Raw and rugged, Vaea Fifita may get another chance to polish his rough diamond edges this week.

Fifita's appeal is obvious. Few, if any, other blindsides in world rugby possess the same ability to beat an opponent. Give him an inch, and he is gone. His long stride waits for no man.

Such natural strengths are clearly valuable but they also come with an unpredictable nature.

Case in point came against the Barbarians at Twickenham last week when Fifita made an early breakaway. Carrying the ball in one hand, evoking images of the late, great Sir Colin Meads, he was stunning to watch in open field.

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Ultimately, though, it went down as a missed opportunity after he opted not to pass to Hurricanes team-mate Ngani Laumape on his outside.

When Fifita scored from a similar break in his maiden start against the Pumas in New Plymouth earlier this year, he did it alone from a standing start. This time he needed to link.

Making these split-second decisions gets easier with experience.

Moulding a player with Fifita's skill is a difficult balancing act. You can't tell him to run any slower or curb his instincts but elements of his game need guidance at this early stage. Already the All Blacks feel he is doing more tight work than he was in June.

"We love his spirit when he's got the ball in his hand and want to keep that but it would be nice to put a bit of icing on the cake at the end of it," All Blacks assistant coach Ian Foster said.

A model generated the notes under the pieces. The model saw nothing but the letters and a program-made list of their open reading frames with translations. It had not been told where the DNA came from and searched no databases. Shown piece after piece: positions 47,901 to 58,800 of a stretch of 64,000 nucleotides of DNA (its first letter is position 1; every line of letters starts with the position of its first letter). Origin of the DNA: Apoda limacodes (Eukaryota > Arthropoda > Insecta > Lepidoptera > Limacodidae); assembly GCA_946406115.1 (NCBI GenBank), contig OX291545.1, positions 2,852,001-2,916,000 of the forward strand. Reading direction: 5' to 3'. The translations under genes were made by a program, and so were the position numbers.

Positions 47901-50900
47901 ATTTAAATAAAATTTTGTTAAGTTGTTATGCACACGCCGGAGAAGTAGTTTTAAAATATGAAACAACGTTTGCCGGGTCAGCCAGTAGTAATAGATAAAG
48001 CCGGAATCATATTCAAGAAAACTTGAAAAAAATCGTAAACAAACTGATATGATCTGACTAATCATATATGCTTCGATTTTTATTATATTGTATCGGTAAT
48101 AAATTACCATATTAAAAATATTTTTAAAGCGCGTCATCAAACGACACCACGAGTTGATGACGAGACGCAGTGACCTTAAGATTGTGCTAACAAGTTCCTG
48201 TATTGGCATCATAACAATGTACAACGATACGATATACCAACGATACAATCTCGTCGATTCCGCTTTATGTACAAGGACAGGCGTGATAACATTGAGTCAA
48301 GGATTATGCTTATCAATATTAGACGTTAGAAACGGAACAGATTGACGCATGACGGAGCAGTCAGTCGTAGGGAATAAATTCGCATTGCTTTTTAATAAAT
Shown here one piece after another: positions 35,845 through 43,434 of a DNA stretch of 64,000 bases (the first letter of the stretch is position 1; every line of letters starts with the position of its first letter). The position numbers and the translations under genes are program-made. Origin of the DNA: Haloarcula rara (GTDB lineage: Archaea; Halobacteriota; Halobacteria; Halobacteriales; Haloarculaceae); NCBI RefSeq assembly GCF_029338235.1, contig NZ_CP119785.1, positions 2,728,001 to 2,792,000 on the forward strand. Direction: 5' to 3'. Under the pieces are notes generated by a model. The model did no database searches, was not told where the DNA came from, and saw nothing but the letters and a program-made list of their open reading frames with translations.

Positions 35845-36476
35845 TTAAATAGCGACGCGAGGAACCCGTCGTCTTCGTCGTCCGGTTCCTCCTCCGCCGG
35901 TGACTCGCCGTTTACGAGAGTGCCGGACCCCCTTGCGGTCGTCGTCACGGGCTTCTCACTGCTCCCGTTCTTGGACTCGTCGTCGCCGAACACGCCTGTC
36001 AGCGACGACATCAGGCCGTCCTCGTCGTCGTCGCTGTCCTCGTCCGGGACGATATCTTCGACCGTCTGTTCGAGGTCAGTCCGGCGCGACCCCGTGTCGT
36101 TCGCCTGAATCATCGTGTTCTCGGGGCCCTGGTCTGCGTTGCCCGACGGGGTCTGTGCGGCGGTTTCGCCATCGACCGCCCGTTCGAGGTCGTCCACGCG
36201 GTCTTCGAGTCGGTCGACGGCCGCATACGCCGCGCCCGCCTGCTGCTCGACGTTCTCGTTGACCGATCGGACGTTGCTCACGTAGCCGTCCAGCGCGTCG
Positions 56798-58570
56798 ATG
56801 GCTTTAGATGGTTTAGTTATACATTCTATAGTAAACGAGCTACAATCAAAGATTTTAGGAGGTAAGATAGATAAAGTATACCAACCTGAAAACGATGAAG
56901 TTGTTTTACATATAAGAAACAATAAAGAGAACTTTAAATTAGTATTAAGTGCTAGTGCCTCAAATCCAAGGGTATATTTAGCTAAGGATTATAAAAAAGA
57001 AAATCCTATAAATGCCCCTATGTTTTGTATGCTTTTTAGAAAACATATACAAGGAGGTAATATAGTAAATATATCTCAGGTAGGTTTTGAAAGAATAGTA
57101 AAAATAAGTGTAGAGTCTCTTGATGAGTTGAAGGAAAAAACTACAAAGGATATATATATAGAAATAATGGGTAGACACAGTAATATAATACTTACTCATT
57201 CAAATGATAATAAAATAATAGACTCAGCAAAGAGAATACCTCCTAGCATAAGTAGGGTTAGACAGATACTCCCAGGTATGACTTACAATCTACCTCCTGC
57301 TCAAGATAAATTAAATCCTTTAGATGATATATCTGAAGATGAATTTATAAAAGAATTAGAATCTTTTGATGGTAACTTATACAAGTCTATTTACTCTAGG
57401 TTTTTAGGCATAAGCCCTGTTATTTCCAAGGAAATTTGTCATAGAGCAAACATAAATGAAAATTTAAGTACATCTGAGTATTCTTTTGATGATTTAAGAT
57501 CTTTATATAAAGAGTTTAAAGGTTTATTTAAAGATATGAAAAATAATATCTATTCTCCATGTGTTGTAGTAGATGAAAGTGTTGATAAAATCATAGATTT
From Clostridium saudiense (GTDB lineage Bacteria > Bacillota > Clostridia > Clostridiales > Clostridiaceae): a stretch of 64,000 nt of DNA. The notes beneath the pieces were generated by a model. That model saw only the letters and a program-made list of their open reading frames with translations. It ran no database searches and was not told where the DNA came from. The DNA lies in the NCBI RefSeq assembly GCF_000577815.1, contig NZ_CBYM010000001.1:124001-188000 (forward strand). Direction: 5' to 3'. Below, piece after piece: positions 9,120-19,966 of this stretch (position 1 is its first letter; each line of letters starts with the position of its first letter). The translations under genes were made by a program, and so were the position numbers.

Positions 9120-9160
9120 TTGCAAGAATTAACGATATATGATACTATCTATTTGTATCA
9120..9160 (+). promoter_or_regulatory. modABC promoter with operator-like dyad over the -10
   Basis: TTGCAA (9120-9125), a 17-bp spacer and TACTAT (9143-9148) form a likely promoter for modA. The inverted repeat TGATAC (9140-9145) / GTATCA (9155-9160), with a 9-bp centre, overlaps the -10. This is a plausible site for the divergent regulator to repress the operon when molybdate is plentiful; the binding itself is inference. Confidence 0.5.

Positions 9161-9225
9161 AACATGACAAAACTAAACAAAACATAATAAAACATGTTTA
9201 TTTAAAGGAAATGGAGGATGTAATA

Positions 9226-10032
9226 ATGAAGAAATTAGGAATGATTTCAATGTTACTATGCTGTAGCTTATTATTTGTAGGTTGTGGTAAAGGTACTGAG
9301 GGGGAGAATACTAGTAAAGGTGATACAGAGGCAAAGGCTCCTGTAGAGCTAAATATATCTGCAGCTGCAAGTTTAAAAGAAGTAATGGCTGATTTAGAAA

There is no rush with a player of Fifita's potential. He is, after all, only 25. But if these little things can be refined the Tongan-born prodigy could, in time, evolve into a world-class prospect.

For what seems a generation Jerome Kaino set the bar for blindside flankers, particularly with his power and physicality on defence.

Now his posterior cruciate ligament injury suffered against the Baabaas appears likely to rule him out of this tour, it's hard to suppress the sense the baton is changing hands.

Kaino is not done. If he returns home he gets the chance to fully recover and then target the preseason to launch into another Blues campaign.

But in Liam Squire and Fifita, the All Blacks have two young, hungry, contrasting challengers for the No 6 jersey. And over time what a scrap that could prove to be.

For now, Squire is top dog but he has been laid low by a virus which saw him miss training. At this stage of the week it also seems likely to force him out of the test in Paris on Sunday morning (NZT).

That could allow Fifita to savour his fifth appearance, and fourth start. Only this time it would be alongside Kieran Read and Sam Cane in the first-choice loose forward trio.

"He's certainly taken every chance he has been given," Foster said. "When you look at his game against the Barbarians in our mind it went up a cog from his first start. He still had that trademark run and that trademark not passing at the end of it but between that his contribution around the park around a lot of the detailed side of the game was really good.

"Clearly he's stepping up and learning a lot. His physicality side was good. Every challenge we've given him he's been able to accept and taken on. If he does get another chance then it's going to be the biggest one of his career and I'm sure he'd be nervous about that but he's more than capable."